The great avant-garde trumpet player Paul Smoker died this week. Over the last two decades, Smoker brought his world-class trumpet prowess and progressive musical vision to the local jazz scene. He could play standards magnificently, but whenever he had the opportunity to expand musical boundaries, he did.
Locally, Smoker played mostly at the Bop Shop and Nazareth College, where he ran the Jazz Studies program. Over the last several years, he played with a small case by his side. It was the battery pack for his artificial heart.
Born in 1941, Smoker grew up in Davenport, Iowa. He began on piano, but after hearing Harry James on the radio, he took up the trumpet at age 10 and began improvising. His trumpet heroes were Dizzy Gillespie, Clark Terry, Harry "Sweets" Edison, Maynard Ferguson, Conte Candoli, Miles Davis, and Chet Baker.
While attending the University of Iowa in the late 1950's, Smoker jammed with Al Jarreau, David Sanborn, and others. He was friends with Doc Severinsen, who helped him with breathing techniques and introduced him to J.J. Johnson, Lionel Hampton, and Quincy Jones.
Smoker played straight-ahead gigs and even occupied trumpet chairs in orchestras, but he found himself most attracted to the more adventurous side of jazz. It wasn't long before he was playing and recording with top avant-garde players like Anthony Braxton. Over the last four decades, Smoker played on about 60 records. He collaborated with many artists, including Dave Liebman, Art Pepper, Lee Konitz, Joe Lovano, and Vinny Golia.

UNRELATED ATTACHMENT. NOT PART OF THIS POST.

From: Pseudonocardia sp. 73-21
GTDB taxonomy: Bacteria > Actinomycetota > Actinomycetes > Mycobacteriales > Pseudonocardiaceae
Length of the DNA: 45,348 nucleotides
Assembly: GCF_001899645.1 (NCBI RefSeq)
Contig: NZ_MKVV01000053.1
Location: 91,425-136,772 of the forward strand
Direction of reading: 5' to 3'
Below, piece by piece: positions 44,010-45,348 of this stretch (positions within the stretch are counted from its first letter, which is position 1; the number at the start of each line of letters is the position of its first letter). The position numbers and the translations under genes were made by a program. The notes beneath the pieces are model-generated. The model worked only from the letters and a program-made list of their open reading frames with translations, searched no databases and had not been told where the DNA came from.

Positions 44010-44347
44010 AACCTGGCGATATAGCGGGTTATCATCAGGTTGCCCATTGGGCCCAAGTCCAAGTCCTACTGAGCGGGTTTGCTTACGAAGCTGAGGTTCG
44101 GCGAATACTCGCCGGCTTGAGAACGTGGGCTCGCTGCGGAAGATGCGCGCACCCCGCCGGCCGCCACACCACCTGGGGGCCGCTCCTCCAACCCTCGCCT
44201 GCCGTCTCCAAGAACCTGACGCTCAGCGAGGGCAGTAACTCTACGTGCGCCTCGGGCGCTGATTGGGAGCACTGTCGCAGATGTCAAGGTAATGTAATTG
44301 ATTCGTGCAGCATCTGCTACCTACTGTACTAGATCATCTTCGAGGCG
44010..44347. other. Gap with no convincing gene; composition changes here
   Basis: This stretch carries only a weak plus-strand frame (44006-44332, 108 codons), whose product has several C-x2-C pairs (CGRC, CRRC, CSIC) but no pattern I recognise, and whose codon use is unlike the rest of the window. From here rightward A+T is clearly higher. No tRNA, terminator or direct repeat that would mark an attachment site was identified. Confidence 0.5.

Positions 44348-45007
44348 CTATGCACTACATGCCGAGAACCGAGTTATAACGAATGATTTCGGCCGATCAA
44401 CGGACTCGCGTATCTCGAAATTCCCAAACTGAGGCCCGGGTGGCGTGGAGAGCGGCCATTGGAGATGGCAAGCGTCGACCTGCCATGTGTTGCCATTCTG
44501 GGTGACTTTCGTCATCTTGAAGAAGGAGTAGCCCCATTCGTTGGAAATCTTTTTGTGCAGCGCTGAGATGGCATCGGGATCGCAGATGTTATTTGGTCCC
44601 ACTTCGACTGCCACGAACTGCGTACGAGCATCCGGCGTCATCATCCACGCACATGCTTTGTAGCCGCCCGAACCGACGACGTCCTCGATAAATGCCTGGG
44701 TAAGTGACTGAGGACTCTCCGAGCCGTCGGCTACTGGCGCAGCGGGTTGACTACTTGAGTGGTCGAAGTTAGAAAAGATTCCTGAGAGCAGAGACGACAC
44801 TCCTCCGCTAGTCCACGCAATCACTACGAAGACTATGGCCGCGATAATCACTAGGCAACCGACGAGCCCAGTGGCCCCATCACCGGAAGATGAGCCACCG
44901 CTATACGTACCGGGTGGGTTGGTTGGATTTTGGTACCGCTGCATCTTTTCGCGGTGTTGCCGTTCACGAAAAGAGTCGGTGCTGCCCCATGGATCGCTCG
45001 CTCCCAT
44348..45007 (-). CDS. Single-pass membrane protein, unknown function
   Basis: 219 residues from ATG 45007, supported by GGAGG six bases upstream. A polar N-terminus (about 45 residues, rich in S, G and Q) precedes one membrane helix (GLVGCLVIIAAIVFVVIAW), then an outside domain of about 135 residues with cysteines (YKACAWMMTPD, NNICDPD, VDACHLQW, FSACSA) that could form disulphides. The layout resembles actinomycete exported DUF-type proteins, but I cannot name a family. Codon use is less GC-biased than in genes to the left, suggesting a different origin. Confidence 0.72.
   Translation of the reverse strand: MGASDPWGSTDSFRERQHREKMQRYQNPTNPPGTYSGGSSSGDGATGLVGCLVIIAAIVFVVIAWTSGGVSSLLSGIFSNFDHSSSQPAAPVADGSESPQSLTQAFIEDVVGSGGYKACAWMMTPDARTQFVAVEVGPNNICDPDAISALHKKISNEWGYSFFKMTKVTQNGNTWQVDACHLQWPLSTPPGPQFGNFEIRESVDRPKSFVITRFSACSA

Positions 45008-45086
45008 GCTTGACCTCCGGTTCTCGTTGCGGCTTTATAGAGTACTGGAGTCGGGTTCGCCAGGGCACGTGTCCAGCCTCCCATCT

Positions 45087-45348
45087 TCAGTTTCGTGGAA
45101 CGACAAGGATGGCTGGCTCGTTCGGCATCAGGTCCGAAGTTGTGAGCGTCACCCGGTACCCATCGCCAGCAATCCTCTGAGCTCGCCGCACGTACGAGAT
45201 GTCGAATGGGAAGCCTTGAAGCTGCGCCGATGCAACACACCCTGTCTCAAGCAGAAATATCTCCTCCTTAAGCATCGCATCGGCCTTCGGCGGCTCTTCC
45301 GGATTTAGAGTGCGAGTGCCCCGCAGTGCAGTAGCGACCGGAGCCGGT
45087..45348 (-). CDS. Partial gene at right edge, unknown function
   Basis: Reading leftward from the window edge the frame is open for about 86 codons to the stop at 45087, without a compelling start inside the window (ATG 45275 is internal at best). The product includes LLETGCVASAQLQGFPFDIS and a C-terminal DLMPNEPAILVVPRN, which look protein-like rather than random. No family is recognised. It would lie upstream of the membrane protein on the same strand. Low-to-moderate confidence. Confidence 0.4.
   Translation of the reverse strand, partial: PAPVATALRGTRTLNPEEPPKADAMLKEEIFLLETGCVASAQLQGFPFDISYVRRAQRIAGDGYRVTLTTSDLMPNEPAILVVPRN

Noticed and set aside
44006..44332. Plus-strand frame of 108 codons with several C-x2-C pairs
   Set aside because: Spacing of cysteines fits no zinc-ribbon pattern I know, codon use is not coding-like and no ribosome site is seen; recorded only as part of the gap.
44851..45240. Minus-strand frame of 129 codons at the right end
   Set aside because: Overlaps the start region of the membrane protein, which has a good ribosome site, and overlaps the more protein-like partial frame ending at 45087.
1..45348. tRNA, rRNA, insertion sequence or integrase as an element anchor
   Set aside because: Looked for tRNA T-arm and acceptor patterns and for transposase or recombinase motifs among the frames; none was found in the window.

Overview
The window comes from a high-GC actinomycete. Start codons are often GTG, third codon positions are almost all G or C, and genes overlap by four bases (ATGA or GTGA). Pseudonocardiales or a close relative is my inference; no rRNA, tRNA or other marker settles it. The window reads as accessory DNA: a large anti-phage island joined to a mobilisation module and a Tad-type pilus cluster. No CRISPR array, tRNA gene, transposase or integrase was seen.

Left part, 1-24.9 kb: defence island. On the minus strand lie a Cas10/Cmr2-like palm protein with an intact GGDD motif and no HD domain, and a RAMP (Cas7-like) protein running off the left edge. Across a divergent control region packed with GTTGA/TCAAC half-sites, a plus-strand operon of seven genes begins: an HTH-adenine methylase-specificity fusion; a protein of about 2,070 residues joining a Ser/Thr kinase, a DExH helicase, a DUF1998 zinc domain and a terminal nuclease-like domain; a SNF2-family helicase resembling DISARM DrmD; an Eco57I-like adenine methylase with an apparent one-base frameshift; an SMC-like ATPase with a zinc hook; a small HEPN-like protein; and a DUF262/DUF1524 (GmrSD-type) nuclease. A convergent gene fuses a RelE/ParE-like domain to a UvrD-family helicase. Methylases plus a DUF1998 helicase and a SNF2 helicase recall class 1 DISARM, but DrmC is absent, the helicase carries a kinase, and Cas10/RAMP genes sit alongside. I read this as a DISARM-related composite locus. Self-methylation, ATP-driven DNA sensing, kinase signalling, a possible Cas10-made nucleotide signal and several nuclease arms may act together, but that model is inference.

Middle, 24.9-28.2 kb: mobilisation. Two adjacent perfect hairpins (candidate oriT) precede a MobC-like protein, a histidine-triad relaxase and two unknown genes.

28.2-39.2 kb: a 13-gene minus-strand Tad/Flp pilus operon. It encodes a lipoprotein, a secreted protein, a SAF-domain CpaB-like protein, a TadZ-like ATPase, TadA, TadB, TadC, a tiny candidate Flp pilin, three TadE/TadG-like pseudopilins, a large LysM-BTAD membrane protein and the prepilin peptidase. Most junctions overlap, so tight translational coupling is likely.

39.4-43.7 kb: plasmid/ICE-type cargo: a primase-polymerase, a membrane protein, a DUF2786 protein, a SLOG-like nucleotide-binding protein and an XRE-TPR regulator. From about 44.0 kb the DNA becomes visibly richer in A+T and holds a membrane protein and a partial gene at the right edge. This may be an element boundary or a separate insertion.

Smoker earned four music degrees, including a doctorate. He taught at the University of Wisconsin at Oshkosh, Coe College in Cedar Rapids, Iowa, and Nazareth College, where he ran the jazz program. His wife Beverly, a pianist, is chair of the Music Department at Nazareth.
Musicians and associates shared their memories and tributes with City, via e-mail.
Drew Gress, a top New York bassist who played with Smoker on many of his gigs in Rochester and elsewhere, recalls a band-mate who was also a source of inspiration.
"Paul Smoker's influence on my musical and personal life was, and still is, profound," says Gress. "He was perhaps the first musician-mentor I'd met who was willing to convey, through the lens of his own personal experience, what it means to be an artist in the modern world... conveying the magnitude of the commitment required. He led me to realize that this passion can extend to all aspects of one's life... and that this makes for a life well-lived, as Paul's surely was."